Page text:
Harry Bush (1883 - 1957)

Spring Landscape, Merton, 1949

SKU: 9886

Oil on panel

Signed and dated

Height – 44.5cm
Width – 53cm


Private collection

Literature: Llewellyn, Sacha, and Paul Liss. Portrait of an Artist. Liss Llewellyn, 2021, p.64

Bush and the artist Noel Laura Nisbet (1887‚Äì1956), whom he married in 1910,  live in the same semi-detached house in Queensland Avenue, Merton (a gift from Noel’s father) from 1914 until their deaths, but while Noel’s work featured imagined scenes (often for book illustrations), over the years Harry regularly depicted the suburban back gardens seen from his studio. He also painted landscapes, portraits and still life studies, but is best known as the painter of suburbia’. In truth, though, he remains largely unknown today: the inclusions of his 1923 painting A February Afternoon and 1940 painting A Corner of Merton, 16 August 1940 in the Tate Britain’s 2004 exhibition Art of the Garden was a rare ‚Äì and fully deserved ‚Äì recognition. 

During his lifetime Bush’s work was appreciated in art circles for its craft and studied finish; Spring Morning Merton (1932) was exhibited both at the Royal Academy and at the Paris Salon that year and his paintings were shown at the Royal Academy every year from 1922. Purchasers included galleries in Britain and Australia, but regular income was always short for the couple; Harry did occasional art teaching and sometimes took private pupils. After he died, his daughter Janet and her husband lived in the house for almost 30 years and, after Janet’s death, Christie’s held a studio auction of 81 works by Harry. The location of most of these paintings is today unknown, including his best-known work, The Builders (1933), which was reproduced on the catalogue cover.

Bush greatly admired the Dutch masters, and The Tiled Kitchen (Museum of London), a 1954 portrait of Janet at his house, paid homage to them. The working drawing for this picture (also held by the Museum) reveals the meticulous composition that underpins his detailed rendering ‚Äì even fish scraps for the cat are included. The value of Bush’s work lies precisely in raising the everyday to the level of art through understated composition and impeccable finish. His work presents suburbia, where he himself lived for the whole of his working life, unexceptionally yet with faithful detail and artistic coherence. In Bombed House, Merton 1940 (Imperial War Museum) once-private domestic interiors are exposed by the blast, while denuded branches blend compositionally with pipework on exterior walls. Rhubarb flourishes regardless above the garden’s Anderson shelter: life goes on.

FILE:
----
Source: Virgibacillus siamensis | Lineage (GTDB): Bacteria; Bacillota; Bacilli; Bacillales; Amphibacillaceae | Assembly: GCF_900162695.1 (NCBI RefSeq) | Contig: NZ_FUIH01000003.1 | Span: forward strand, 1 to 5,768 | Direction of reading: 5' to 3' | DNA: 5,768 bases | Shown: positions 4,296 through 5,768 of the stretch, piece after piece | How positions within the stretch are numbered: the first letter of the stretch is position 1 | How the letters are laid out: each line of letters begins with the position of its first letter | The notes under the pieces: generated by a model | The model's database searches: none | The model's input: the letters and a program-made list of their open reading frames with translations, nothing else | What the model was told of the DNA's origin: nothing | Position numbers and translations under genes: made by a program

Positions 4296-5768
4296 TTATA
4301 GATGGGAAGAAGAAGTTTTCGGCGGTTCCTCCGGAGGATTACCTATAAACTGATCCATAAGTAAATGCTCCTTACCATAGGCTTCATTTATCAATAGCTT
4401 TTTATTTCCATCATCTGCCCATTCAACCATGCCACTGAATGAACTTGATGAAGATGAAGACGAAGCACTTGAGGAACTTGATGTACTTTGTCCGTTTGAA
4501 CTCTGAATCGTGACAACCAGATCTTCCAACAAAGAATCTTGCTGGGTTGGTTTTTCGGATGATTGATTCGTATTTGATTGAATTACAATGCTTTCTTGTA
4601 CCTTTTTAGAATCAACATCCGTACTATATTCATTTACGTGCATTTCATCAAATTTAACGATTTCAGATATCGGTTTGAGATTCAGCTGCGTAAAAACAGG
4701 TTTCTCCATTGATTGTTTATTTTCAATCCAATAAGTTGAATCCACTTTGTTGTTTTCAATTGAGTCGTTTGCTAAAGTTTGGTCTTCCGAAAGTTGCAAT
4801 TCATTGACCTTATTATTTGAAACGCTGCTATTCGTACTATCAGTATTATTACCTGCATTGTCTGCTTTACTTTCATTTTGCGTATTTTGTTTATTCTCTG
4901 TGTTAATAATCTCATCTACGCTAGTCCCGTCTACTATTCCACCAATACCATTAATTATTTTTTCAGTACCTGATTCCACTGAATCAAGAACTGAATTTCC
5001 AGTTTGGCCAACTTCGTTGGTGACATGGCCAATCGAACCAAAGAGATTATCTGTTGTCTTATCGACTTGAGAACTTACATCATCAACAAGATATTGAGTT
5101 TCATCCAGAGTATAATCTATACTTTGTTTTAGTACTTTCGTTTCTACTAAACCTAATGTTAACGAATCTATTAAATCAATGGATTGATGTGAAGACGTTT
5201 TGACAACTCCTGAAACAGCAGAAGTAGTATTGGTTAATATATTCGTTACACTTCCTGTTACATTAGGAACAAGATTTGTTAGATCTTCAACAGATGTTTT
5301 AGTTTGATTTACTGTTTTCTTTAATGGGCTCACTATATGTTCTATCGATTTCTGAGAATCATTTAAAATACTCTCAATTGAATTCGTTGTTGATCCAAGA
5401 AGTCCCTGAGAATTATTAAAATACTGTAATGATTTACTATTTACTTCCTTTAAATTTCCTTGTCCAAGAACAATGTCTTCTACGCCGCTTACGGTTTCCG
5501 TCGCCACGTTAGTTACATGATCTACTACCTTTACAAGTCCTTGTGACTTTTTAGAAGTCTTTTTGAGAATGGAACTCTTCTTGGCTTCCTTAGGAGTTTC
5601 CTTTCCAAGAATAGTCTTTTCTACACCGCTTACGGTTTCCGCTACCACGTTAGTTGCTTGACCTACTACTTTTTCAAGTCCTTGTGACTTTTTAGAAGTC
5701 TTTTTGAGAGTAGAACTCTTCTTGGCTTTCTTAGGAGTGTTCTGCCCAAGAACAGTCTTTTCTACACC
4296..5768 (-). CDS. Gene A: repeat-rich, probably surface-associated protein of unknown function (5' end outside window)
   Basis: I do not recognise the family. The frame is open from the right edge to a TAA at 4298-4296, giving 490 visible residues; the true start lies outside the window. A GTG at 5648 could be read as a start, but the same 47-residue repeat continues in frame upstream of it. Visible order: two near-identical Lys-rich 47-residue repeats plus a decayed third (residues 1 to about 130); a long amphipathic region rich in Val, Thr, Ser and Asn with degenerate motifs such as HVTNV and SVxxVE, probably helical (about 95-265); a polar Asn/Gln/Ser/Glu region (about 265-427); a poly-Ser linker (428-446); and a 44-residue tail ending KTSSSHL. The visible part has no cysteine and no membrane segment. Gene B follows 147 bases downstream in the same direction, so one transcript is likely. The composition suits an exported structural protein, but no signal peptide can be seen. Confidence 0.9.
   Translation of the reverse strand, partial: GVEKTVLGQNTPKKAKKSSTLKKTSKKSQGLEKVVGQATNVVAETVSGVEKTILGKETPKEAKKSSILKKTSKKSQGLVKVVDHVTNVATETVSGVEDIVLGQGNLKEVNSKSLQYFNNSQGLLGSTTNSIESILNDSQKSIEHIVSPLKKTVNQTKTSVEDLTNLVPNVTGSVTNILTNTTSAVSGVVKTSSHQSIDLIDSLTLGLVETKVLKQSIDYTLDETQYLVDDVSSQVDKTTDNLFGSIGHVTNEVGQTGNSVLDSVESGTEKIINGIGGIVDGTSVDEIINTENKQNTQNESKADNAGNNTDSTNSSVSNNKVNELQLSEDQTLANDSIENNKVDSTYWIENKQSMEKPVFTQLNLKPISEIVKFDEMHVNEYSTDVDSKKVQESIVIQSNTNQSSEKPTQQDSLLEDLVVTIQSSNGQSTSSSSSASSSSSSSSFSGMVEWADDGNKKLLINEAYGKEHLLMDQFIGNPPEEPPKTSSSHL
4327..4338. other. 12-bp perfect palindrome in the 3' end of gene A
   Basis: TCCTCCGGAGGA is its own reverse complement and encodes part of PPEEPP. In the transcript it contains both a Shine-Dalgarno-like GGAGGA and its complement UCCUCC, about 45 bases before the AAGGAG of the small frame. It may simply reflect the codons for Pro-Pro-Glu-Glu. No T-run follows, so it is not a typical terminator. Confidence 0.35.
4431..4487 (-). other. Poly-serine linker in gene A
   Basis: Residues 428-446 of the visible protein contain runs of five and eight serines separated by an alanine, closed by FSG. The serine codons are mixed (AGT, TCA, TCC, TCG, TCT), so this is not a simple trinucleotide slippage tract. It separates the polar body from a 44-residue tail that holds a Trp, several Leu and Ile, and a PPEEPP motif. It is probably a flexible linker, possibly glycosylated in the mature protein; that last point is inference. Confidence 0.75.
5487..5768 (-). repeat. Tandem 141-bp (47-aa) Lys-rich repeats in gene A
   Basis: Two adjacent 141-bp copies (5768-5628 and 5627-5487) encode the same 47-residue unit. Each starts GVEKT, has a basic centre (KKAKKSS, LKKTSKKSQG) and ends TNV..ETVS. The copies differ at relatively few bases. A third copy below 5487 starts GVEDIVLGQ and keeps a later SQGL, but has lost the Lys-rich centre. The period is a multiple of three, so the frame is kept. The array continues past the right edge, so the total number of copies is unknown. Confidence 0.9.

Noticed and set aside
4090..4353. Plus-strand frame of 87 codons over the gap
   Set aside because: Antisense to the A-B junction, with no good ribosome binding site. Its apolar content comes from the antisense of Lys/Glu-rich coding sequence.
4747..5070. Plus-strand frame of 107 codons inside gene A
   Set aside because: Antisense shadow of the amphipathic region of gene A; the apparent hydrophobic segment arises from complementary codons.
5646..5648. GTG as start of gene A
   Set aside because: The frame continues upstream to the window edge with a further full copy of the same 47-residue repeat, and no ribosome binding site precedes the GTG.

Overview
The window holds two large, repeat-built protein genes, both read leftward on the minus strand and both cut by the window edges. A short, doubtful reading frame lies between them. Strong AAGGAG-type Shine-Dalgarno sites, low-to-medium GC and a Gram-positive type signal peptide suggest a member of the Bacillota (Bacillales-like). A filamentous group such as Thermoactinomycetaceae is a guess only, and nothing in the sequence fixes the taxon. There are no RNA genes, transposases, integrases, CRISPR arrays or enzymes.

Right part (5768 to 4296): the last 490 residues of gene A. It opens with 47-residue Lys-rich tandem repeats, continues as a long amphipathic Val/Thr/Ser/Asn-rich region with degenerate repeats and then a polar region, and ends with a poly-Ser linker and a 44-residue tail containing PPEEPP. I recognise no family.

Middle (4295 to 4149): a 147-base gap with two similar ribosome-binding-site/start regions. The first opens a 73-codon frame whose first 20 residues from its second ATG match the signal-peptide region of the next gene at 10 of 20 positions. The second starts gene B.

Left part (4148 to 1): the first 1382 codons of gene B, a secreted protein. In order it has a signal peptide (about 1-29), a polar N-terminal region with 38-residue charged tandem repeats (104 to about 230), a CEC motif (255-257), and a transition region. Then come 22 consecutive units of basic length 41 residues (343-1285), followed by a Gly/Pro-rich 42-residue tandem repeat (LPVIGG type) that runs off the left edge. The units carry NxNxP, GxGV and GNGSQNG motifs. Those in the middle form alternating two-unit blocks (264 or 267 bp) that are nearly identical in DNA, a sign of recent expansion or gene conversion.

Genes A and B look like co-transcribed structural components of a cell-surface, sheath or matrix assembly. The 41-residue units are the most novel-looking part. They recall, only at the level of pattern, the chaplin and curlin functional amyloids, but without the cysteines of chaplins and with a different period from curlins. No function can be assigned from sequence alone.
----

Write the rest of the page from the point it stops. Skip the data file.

Bush’s work is a unique portrait of Merton, in peace and in war, over some twenty five years. It is also a finely-wrought and absorbing portrait of humankind in that most human ‚Äì and artistically neglected ‚Äì of environments: the suburb itself. As one contemporary critic argued, his paintings send one with new vision to the contemplation of the apparently commonplace amongst which so many of us pass our lives’. 

We are grateful to Dr Peter Quartermaine for the above note

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Harry Bush
1883 - 1957

Painter, born in Brighton, Sussex. In 1900 he joined the Victualling Department of the Admiralty but left four years later to join Carlton Studios, Chelsea, where he worked under Fred Taylor, the poster and watercolour artist. He later studied at Regent Street Polytechnic and in 1922 he began exhibiting at the RA. He was an elected member of the ROI and also showed at the RWA, RSA and the Paris Salon. Bush lived at 19 Queensland Avenue, Merton Park, SW19, in a custom-built house with a studio at the top. The house was purchased in 1911 for Bush’s wife, Noel Nisbet, a noted watercolourist of mythical, medievalist scenes. Harry Bush became known as the ‘Painter of the Suburbs’ owing to the remarkably evocative series of views in and around his home in Merton which were exhibited at the Royal Academy from 1922-54. A studio sale of his work was held at Christie’s, London, in September 1984. His work is represented in the collection of Melbourne Art Gallery, Australia.

With thanks to


Harry Bush (1883 - 1957)
The Artist’s House at 19 Queensland Avenue, London
Harry Bush (1883 - 1957)
High Noon, 1956
Harry Bush (1883 - 1957)
Summer Morning – View from the Artist’s House at 19 Queensland Avenue, London SW19
Harry Bush (1883 - 1957)
Snowfall in the Suburbs – A View from the Artist’s House
Harry Bush (1883 - 1957)
The Shower , mid 1920’s